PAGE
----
Even though Zvyagintsev has already established his seat among the ranks of acclaimed art-house directors, particularly with his two previous films Leviathan and Elena, Loveless has fully cemented his place not only within contemporary cinema, but invites for comparisons with the greatest directors of cinema’s history. Loveless’ initial phase of portraying a failed marriage, its sensibility and cruelty, is reminiscent of Ingmar Bergman’s Scenes from a Marriage. And while Alyosha’s disappearance appears to haunt the film more than it does his parents, who are nearly too self-obsessed with their own problems and what his disappearance means to them than his actual absence, invites to draw a comparison with Michelangelo Antonioni’s superb L’Avventura. Yet it would be a mistake to deny or undermine Zvyagintsev’s more poetic, mystical and spiritual side, as the scene of the abandoned warehouse seems to directly reference or pay homage to Andrey Tarkovsky’s Stalker.

It has been argued that Zvyagintsev’s film primarily depicts and dissects life within contemporary Russia, and aside from moments of undeniable specificity, Loveless couldn’t be reduced to being only that and would thereby miss Zvyagintsev’s ability to transcend his specific space-time continuum, offering a diagnosis of existence beyond the here and now (wherever and whenever this might be). Zvyagintsev’s dazzlingly and intense film has simultaneously an analytic precision and a poetic serenity, it is unnerving and brutally honest, making visible an inner and outer world filled with pain, disappointment and ridden with deep-seated insecurities which numb the mind and heart – an existence uprooted and in search of anything that can, at least momentarily, give a sense of meaning. Yet this search has been around for much longer thanZvyagintsev’s oeuvre and the narratives contained within it, as it speaks to and echoes the timeless nature of existence, as his films illustrate how the eternal manifests itself in the temporal.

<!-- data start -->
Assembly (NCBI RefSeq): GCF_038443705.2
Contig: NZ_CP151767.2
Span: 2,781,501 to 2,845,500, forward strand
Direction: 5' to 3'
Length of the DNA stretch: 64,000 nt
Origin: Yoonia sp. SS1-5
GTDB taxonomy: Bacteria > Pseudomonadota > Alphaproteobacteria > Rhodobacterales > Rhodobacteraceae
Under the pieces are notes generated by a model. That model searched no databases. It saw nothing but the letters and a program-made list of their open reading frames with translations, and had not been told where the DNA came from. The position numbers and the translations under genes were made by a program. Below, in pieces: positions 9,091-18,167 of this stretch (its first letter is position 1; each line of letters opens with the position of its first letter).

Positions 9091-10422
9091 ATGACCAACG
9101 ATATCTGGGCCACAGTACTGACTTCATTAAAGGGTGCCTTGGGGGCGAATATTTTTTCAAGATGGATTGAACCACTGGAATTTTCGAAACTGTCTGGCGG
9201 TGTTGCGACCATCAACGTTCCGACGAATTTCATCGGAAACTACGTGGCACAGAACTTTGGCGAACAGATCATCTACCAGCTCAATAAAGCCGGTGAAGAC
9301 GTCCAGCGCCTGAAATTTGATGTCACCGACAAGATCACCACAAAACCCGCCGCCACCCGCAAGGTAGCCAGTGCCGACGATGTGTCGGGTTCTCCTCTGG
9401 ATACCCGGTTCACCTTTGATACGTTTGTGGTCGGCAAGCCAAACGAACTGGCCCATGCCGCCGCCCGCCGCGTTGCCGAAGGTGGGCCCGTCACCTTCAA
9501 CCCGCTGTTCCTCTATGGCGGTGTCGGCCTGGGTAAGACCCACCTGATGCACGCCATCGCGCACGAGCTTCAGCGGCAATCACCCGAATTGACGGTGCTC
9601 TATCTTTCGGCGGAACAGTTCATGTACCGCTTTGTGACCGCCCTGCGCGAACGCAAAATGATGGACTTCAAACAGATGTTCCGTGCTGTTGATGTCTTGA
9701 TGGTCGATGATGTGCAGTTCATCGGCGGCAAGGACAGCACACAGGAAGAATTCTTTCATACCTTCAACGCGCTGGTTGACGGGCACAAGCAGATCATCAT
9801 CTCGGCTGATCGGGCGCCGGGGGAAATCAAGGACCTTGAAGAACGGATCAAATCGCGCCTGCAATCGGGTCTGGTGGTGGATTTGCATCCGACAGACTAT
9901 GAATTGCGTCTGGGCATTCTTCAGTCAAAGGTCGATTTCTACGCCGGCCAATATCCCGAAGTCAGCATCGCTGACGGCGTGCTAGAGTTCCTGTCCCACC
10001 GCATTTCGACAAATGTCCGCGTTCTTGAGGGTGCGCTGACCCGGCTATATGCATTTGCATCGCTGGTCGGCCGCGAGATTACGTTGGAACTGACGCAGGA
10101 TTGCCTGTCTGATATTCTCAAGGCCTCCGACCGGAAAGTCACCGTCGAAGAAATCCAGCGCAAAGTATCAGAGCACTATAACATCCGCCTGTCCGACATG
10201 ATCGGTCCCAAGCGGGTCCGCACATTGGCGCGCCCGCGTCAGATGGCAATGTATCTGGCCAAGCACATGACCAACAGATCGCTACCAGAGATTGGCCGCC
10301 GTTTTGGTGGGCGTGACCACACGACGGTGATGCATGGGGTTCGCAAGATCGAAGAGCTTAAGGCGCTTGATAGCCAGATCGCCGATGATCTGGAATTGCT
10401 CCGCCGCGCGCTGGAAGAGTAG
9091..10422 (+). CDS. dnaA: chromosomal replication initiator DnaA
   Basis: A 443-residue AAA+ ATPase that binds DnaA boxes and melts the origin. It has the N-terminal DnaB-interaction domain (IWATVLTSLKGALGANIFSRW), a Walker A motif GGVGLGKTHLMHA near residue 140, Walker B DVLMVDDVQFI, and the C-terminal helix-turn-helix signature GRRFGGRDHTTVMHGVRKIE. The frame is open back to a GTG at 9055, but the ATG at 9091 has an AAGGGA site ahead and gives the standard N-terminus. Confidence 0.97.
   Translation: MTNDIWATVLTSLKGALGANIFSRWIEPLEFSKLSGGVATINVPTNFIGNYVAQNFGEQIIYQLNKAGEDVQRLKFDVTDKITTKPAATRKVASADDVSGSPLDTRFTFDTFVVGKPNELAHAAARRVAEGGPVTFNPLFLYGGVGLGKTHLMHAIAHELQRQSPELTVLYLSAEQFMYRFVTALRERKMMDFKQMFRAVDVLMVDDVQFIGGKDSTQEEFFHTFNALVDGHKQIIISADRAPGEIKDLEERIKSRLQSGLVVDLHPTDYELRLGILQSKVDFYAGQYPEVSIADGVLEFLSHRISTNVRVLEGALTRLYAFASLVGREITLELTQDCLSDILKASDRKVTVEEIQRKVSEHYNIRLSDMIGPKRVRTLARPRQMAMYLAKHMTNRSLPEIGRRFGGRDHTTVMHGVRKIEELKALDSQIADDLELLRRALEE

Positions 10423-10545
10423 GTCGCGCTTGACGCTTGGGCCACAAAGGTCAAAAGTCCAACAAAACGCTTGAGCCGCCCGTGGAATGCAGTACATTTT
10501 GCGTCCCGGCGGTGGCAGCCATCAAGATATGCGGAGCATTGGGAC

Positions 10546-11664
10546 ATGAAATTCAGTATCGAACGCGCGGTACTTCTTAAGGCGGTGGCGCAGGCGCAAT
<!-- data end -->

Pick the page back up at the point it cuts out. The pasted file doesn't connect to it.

If one were to judge human evolution from the point of view of knowledge of the external world, it appears undeniable that progress has been made in many respects. However, if one were to apply the same question to the evolution of our internal being and the oneness, or absence thereof, we have with other people, both close and far, one would most likely come to a very different conclusion – observing the recurrence of the same alienated, destructive and self-devouring behavior.

If the whole film can be found within it’s opening sequence, so it does in its final scenes, returning to the same tree, revisiting the white note after a crushing crescendo of music, foreshadowing not only the film, but maybe our own trajectory of existence that if we do not find ways to admit, accept and transcend the violence that has been done to us and the violence we inflict on ourselves, thereby realize that we are as deeply afraid to life and to love as we are to die, existence will ultimately or eventually culminating in T. S. Eliot’s words in The Hollow Men:

This is the way the world ends
This is the way the world ends
This is the way the world ends
Not with a bang but a whimper.

Christine Jakobson is Editor-in-Chief and contributor to four by three magazine